Muchołapka — Hitler’s Stonehenge
There are different ideas of what Muchołapka might have been used for, but my favourite is obviously the most outlandish one of all.
There’s speculation around many different Nazi sites from World War II. Adolf Hitler and his companions documented everything they did — projects, prisoners and future plans — yet somehow so much of what they did is still shrouded in mystery.
In Poland, there’s an incredible number of WW2 sites still standing, bringing tourists from all over the world. The tours explain what the sites were possibly used for, but still, historians don’t always have all the answers.
One of these sites is called Muchołapka (pronounced Muhowapka), which is also known as Hitler’s Stonehenge.
A Pretty Incredible Historical Site
This site might not seem so spectacular, compared to the more infamous sites built by the Nazi party through the Second World War, but to see it in person is definitely another story.
I had wanted to visit this place for about 10 years, and finally got the chance! It’s located in Poland, near the Czech border. In this area, there are a lot of different WW2 historical sites, most of which have been turned into private museums.
I was shocked at the actual size of this site! I did not expect it to be so big or overwhelming. I had seen pictures and videos, but these don’t seem to do it any justice in terms of the sheer size.
It has been speculated that this was a missile launch site, or at least that it was going to be. There is still no certainty if this site was a finished construction or if there was still more work intended to be done.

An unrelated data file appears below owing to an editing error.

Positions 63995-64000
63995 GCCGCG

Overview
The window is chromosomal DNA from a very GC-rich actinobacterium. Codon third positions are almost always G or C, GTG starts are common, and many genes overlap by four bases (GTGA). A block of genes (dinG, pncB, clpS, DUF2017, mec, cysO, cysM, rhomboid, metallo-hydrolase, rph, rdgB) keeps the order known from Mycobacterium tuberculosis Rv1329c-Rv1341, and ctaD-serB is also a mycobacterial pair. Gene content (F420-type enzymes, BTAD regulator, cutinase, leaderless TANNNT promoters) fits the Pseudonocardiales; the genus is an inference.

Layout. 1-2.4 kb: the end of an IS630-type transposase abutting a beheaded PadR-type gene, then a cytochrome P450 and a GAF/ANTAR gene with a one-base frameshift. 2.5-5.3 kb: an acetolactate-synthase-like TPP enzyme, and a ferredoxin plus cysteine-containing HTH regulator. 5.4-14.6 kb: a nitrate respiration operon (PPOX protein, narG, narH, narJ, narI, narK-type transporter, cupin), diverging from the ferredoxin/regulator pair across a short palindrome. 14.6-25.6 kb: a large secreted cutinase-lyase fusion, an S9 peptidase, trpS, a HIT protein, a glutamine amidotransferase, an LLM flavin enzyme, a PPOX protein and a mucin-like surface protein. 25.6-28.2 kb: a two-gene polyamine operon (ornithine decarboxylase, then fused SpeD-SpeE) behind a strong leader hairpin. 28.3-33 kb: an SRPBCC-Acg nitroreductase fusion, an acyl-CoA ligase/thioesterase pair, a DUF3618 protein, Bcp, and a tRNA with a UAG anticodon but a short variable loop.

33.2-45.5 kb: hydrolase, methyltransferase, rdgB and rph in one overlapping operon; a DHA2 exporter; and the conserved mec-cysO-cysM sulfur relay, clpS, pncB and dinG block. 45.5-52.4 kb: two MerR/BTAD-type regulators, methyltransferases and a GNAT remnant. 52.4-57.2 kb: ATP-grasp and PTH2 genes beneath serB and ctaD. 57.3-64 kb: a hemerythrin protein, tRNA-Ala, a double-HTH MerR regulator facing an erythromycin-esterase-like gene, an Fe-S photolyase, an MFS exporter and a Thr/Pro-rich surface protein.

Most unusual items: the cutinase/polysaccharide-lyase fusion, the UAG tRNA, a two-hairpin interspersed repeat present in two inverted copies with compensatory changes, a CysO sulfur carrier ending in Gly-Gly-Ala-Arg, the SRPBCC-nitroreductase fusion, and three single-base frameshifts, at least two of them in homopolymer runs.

Naturally, when sites like this are surrounded by so much mystery, conspiracy theories begin to arise. One of my favourites is the actual reason I wanted to visit this site for so long, and why I was so excited to be standing in front of this monstrous Stonehenge.
One of the best (and I say best because I think it’s the most fun) conspiracy theories about Muchołapka is that it was actually built for a machine that could travel through space-time.
This isn’t the wildest part of the conspiracy theory, because it’s well documented that the Nazi Party was pumping loads of money into alternative sciences and pretty interesting weapon development.
(There will definitely be another article about the weird weapons of WW2 at some point.)
There is a theory that this was a launching site for a machine that travels through space-time. This machine is said to have been acorn-shaped, and that Hitler didn’t actually die in his bunker, but instead escaped by travelling through space-time just before WW2 ended.
The acorn-shaped machine is also known as the “Nazi Bell” and there are theories about its ability to defy gravity. There are even stories about how it helped Nazis to travel to distant planets in our universe.
A lot of Nazi ideals and imagery came from ancient folklore. In this image, we can see the inscriptions that were found on the Nazi Bell. This would not have been unusual for the Nazi Party, because they relied heavily on these ancient symbols and folklore to drive their beliefs.
So Why Visit Muchołapka?
To be clear, I in no way support the Nazi Party or any Nazi ideals. I just genuinely love history and conspiracy theories — put the 2 together and we’ve got a winner!
Many historical sites are controversial, but it’s still important to have an understanding of our past. The real purpose of Muchołapka is shrouded in mystery, which makes it that much more interesting! The fact that there are so many sites like this all throughout areas that were occupied by Nazi Germany still blows my mind — and I’d love the opportunity to visit as many of them as possible!